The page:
Up to this point, the described construction of a transparent envelope is thoroughly conventional, and does not constitute per so any part of the present invention.
However, in accordance with the present invention, I form integrally upon the back portion 5 the extension 7, this constituting an end extension and being extended a substantial distance beyond the end edge of the front portion 6, as readily seen from Figs. 1 or 2.
In any event, intermediate the respective side edges of the end extension 7, the end extension is inwardly notched as at 8, the bottom or innermost point of the notch being disposed, preferably, in register with the end edge of the front portion 6 of the envelope.
The end edge of the extension 7, except where broken by the notch 8, is formed with the inturned card-engaging flanges 9, said flanges being defined by folding the end portions of the extension 7 upon themselves, in the direction of the front portion 6 of the envelope.
By reason of this construction, it may be noted that been entered to a certain extent, exposed for a short distance beyond the end of the front portion 6 of the envelope, the exposed end of the card being fitted under the flanges 9.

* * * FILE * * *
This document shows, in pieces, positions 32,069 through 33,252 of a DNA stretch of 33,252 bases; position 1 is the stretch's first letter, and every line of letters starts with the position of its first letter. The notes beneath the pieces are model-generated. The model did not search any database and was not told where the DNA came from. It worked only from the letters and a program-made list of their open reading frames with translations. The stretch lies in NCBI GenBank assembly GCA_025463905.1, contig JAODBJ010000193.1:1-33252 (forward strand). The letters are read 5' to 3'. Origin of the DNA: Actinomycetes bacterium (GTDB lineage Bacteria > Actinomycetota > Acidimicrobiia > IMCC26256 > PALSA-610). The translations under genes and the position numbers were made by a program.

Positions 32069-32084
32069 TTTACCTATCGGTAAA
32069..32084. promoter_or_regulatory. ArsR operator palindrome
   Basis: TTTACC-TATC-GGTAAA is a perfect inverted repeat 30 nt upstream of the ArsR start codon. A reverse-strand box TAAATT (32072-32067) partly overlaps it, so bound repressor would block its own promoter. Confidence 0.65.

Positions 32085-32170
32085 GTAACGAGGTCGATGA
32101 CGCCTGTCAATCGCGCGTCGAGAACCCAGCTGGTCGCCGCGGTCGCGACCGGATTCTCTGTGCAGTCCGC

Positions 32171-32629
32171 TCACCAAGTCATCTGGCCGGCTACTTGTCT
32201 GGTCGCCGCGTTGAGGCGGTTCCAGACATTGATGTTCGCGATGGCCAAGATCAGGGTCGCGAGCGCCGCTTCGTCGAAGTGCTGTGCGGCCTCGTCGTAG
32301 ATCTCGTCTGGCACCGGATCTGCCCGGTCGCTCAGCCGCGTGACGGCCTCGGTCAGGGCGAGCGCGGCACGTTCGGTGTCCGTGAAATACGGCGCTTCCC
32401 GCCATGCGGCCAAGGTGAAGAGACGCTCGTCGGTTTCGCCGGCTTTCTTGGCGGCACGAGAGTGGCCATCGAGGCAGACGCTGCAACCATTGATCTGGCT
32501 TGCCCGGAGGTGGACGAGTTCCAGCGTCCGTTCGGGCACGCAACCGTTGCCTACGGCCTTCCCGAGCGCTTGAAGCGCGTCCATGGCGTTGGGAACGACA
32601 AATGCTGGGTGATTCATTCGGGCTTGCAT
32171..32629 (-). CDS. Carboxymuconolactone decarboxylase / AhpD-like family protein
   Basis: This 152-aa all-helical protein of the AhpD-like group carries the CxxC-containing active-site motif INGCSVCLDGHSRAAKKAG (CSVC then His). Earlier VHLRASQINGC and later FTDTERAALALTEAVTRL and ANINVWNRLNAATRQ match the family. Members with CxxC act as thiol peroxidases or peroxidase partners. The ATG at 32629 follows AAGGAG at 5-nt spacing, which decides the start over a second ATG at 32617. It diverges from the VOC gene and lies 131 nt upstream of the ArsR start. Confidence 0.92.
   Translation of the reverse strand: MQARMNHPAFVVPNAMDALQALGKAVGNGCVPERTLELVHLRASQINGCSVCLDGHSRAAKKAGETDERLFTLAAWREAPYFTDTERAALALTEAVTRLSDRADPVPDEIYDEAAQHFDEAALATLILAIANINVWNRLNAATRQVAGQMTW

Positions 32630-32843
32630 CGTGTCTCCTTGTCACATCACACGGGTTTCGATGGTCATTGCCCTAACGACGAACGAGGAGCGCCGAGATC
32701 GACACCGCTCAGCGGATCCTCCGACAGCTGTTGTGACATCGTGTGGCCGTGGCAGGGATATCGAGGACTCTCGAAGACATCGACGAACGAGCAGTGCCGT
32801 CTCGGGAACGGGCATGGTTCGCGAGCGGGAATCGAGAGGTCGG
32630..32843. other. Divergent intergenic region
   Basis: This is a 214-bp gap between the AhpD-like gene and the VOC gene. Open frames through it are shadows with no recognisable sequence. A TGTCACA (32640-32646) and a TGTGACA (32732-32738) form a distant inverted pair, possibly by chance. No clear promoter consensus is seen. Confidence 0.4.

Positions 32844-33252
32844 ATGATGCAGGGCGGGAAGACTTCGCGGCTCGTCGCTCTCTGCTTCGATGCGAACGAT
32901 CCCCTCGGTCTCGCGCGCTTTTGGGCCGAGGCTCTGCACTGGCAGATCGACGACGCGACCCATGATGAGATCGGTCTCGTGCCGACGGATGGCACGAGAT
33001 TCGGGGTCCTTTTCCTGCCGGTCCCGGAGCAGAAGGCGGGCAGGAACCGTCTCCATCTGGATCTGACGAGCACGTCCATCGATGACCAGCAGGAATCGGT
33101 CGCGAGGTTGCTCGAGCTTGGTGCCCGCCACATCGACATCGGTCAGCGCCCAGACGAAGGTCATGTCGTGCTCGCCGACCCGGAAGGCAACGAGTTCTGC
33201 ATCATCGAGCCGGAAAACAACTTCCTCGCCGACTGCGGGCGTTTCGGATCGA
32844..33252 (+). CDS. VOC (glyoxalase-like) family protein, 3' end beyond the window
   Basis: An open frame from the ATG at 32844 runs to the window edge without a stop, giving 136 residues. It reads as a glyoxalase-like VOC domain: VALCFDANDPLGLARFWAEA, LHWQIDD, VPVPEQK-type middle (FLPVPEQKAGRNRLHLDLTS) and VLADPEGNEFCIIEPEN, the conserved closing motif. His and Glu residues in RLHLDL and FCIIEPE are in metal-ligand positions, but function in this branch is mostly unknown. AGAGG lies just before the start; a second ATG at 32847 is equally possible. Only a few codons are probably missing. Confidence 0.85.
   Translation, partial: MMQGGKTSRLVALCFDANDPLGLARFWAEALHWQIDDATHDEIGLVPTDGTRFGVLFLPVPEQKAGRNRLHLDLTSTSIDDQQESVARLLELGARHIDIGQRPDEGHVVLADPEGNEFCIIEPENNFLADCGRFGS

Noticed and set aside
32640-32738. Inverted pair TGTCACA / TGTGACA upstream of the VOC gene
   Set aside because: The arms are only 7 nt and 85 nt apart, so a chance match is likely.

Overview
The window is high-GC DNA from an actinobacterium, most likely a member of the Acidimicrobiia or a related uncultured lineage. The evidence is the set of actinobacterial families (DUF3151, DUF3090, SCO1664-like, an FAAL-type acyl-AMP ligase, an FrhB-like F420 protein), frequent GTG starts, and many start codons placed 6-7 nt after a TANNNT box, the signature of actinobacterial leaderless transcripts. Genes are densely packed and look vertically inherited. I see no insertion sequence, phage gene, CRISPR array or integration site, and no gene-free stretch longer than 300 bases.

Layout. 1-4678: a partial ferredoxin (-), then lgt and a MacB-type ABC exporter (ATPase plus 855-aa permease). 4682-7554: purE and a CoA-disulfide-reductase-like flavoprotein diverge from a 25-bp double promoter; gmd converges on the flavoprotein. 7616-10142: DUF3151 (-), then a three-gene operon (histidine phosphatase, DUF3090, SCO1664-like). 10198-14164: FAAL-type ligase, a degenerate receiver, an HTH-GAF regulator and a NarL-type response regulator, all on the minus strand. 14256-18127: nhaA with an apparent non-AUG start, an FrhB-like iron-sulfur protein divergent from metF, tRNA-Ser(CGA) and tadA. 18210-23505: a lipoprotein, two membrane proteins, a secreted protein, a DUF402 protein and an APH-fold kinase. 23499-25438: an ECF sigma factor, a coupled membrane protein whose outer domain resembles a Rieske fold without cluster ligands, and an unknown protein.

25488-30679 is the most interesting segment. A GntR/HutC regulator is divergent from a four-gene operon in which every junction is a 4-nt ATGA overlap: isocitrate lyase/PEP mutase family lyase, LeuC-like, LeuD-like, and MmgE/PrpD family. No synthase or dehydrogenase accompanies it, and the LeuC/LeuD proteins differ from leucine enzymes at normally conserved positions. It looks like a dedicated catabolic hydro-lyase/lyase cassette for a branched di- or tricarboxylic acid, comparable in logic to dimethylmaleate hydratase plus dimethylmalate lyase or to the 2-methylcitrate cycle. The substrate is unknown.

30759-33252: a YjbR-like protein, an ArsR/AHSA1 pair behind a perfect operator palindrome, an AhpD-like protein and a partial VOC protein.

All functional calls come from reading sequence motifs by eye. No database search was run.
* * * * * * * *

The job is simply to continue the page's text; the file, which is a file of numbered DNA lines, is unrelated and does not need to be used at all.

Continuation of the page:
if it is desired to remove the card, it is necessary merely to slide the card inwardly to a sufiicient extent to clear the flanges 9, after which the thumb and forefinger can grin the card through the notch 8, so as to permit the card to be readily removed.
Referring now to Figs. 4 and 5, there is here illustrated a modified form which has a characteristic in common with the first form of the invention, in that the back portion of an envelope generally designated 10 is provided with an end extension 11 that extends beyond the end edge of the front portion of the envelope, the end extension 11 being partially cut away as at 12 to provide the thumb-receiving space whereby a card inserted in the envelope can be readily gripped.